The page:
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Let the Kilimanjaro Preparation Begin: A Scramble up Snowdon

Preparing for Kilimanjaro

A friend of mine, Angela, heads to Kilimanjaro in September. As part of her preparation, she invited me to go on a training walk to Snowdon. Now Jason and I have taken the plunge, and booked our own Kili challenge, I didn’t take much persuading.

Walks on Snowdon
Preparing for our Kilimanjaro challenge

On the Edge

This was to be no normal walk up Snowdon however. Oh no, in the interests of making it as realistic as possible, Dave our guide, has us scampering (or crawling in my case) up craggy hillsides, clambering over rocks and slate and wading through bogs and waterfalls. This is no walk in the park!

Why am I doing this?

I am seriously doubting the wisdom of my commitment to Kilimanjaro, as late in the morning, I find myself out of breath and in danger of cramping up. I curse Angela for urging me to come along, and myself for not bothering to question what was in store for me. After all, Snowdon has a perfectly acceptable, sensible path to the top. Surely any sane person would opt for that route?

Preparing for Kilimanjaro
Trekking past waterfalls

Dave is clearly insane!

Small problem! It seems Dave is not quite so sane! Firstly, he has summited Kilimanjaro not once, but 47 times!! Wowsers!! Furthermore, he has innocently agreed to take me on a walking trip which involves large drops, a lot of ups (‘just one more little up‘, Dave, we know!) and sliding down wet rocks on my bum. Let me tell you, a wet ass and skin tight running leggings is not a combination you should try! It is also liable to transform sweet little me into a scary grump!

This calming, good-natured chap seems to take everything in his stride however, meeting mutinies (NO MORE UPS, Dave), mini meltdown threats (see Tunnels of terror for more) and endless calamities (Angela!) with reassuring calm and the odd sarcastic comment.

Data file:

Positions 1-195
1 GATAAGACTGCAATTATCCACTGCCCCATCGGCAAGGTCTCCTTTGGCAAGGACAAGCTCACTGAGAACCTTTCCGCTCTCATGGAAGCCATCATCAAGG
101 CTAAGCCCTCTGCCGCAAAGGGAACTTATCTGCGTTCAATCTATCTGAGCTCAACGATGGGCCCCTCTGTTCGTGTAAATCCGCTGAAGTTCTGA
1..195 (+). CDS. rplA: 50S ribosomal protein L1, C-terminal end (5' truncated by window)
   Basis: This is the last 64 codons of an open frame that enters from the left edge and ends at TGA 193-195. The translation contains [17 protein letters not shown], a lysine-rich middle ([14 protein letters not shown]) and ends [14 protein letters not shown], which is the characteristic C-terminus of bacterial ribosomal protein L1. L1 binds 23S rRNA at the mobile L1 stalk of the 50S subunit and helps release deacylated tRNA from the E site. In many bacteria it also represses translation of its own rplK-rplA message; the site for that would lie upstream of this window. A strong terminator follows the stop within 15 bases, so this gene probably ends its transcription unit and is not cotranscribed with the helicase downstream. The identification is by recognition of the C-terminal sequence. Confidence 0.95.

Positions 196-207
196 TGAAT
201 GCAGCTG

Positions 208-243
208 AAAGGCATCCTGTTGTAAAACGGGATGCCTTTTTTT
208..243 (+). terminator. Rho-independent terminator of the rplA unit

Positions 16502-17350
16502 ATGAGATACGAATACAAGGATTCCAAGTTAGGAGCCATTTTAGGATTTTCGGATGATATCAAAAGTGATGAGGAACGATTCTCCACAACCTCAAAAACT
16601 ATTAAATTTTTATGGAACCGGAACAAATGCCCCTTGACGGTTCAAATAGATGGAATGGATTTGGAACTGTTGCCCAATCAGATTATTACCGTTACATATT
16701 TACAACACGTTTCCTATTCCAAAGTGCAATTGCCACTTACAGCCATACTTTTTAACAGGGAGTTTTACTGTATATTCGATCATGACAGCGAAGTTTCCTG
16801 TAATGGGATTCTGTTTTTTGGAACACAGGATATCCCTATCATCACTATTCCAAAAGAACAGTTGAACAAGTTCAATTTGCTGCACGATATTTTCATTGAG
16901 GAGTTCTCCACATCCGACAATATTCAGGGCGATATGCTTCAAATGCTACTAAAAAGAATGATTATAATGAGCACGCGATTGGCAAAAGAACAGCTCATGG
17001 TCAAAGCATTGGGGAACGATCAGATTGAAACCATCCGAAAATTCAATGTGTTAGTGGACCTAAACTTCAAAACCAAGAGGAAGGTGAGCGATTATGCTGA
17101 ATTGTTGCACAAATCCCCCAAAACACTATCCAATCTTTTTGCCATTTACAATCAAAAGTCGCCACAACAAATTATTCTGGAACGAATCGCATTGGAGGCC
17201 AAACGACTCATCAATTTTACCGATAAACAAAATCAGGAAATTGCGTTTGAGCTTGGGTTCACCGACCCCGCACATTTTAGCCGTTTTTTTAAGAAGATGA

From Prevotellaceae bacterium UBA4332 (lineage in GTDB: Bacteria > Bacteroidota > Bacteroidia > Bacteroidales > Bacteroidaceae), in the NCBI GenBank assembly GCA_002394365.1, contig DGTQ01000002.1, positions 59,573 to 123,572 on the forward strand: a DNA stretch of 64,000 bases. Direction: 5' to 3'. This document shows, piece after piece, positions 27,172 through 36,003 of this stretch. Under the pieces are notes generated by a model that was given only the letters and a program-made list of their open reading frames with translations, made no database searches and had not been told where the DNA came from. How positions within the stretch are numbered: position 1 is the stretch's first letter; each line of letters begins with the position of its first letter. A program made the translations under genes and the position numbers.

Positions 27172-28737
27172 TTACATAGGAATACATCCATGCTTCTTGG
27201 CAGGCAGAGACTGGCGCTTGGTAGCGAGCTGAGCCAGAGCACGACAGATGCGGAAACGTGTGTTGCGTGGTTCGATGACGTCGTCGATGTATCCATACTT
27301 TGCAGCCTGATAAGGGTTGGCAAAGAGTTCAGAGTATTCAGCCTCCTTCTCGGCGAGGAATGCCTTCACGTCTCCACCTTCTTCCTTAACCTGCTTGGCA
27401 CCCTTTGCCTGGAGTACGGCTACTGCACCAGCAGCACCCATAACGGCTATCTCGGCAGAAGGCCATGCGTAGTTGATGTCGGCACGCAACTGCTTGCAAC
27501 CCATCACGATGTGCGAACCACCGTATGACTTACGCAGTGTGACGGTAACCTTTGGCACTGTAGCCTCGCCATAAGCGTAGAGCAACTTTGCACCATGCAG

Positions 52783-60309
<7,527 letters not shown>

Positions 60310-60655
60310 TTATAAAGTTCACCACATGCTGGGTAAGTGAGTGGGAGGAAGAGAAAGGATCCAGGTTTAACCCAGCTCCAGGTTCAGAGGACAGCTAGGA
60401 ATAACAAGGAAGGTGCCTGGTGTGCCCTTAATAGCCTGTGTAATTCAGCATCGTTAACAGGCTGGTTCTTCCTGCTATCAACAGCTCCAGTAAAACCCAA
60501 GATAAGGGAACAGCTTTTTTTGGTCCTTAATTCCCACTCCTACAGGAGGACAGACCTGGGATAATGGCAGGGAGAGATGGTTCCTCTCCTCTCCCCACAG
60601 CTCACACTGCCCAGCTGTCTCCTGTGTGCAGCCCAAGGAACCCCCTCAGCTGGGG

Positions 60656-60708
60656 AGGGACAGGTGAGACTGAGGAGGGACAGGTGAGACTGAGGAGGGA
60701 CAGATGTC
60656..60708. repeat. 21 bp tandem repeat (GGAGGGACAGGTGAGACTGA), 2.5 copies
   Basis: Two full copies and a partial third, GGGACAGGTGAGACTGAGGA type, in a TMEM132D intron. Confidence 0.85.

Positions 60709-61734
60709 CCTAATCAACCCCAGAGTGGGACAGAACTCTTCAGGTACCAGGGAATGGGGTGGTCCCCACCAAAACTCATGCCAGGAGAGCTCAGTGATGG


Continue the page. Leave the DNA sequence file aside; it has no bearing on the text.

Snowdon views
Just one of many walks we scrambled over

Invaluable insight

For anyone considering a trip to Kilimanjaro, Dave’s training walks are a wealth of invaluable information that will help you prepare for the challenge of a lifetime. You will have the chance to make new friends, improve your fitness and test your body. Although our challenge is some considerable time in the future, I know I have a tendency to pick up repeat injuries and strains in my back, and calves. This was abundantly clear to me during the steeper sections of the climb and reminds me that I will need to focus more on yoga and strength building than just pure running sessions!

A walk may help you find your own achilles heel. Better to identify it in safe territory and give you ample opportunity to overcome it.

Training for Kilimanjaro
Summit celebrations – Photo credit: Dave Pickles

Kit advice

In addition, Dave shares advice and tips on how to pack a bag (please can you educate Jason!) and what items you must not leave without. He knows how to turn an unassuming travel accessory into a fashion icon, and does a mean passive stretch to ease those screaming calves! He even gallantly ties shoelaces!! I’m actually a bit gutted that I didn’t join one of his walks before we booked our Kili trip!

Snowdon walk
Setting the fashion world alight with this head wear! (Photo: Edge Travel Worldwide)

Back to nature

If you opt for a Snowdon walk, you will likely take in some isolated routes. We saw a mere handful of other hikers during our obstacle course trek! We were fortunate enough, that despite the odd shower, the weather remained clear, and we enjoyed stunning views of Anglesey and the valleys.

Preparing for Kilimanjaro
Snowdonia mountain views

Of course, given the off the beaten track route we followed, you won’t get to enjoy a steaming mug in the Snowdon cafe, or a pint over lunch in a Snowdonian pub. Your ‘bathroom’ is mother nature’s living room (best get used to it right?) and your shelter is any wall or rock you can find. Even in summer, it is a good idea to bring a hat and gloves!

Why you should join a training walk

Now joking aside, I highly recommend joining one of Dave’s walks. Hell, if you are thinking about ticking Kilimanjaro off your bucket list, go ahead and book the whole shebang with him. This guys knows his stuff and even if you have no desire to go to Africa, you will still have a great day out with like-minded people, who quickly bond over botty burps and shared misery! I am definitely going back for more (‘sadist‘, says my alter ego!).

Snowdon scenery
Making new friends (Photo: Edge Travel Worldwide)
Trekking preparation
Snowdon views

A personal plea

As many of you may know, Jason and I are climbing Kilimanjaro on behalf of Bluebell Wood Children’s Hospice. The Himalaya of fund-raising efforts sits between us and Africa, so if you can find it in your heart to give even a £1, I would be so so grateful.